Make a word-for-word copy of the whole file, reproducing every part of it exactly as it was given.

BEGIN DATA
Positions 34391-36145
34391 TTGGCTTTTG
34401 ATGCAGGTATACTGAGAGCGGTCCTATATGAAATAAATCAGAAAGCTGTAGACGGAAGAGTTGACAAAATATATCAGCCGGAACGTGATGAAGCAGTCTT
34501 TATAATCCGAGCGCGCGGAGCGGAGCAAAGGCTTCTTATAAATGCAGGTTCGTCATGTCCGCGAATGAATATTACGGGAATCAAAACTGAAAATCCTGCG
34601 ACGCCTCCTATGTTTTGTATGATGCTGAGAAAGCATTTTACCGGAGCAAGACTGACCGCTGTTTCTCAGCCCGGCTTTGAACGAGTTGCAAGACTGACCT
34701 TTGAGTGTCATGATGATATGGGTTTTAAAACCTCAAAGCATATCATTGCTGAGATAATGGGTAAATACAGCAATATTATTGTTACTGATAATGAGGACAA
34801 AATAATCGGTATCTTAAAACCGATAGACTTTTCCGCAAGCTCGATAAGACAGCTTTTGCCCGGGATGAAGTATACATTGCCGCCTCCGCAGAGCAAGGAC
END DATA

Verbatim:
Positions 34391-36145
34391 TTGGCTTTTG
34401 ATGCAGGTATACTGAGAGCGGTCCTATATGAAATAAATCAGAAAGCTGTAGACGGAAGAGTTGACAAAATATATCAGCCGGAACGTGATGAAGCAGTCTT
34501 TATAATCCGAGCGCGCGGAGCGGAGCAAAGGCTTCTTATAAATGCAGGTTCGTCATGTCCGCGAATGAATATTACGGGAATCAAAACTGAAAATCCTGCG
34601 ACGCCTCCTATGTTTTGTATGATGCTGAGAAAGCATTTTACCGGAGCAAGACTGACCGCTGTTTCTCAGCCCGGCTTTGAACGAGTTGCAAGACTGACCT
34701 TTGAGTGTCATGATGATATGGGTTTTAAAACCTCAAAGCATATCATTGCTGAGATAATGGGTAAATACAGCAATATTATTGTTACTGATAATGAGGACAA
34801 AATAATCGGTATCTTAAAACCGATAGACTTTTCCGCAAGCTCGATAAGACAGCTTTTGCCCGGGATGAAGTATACATTGCCGCCTCCGCAGAGCAAGGAC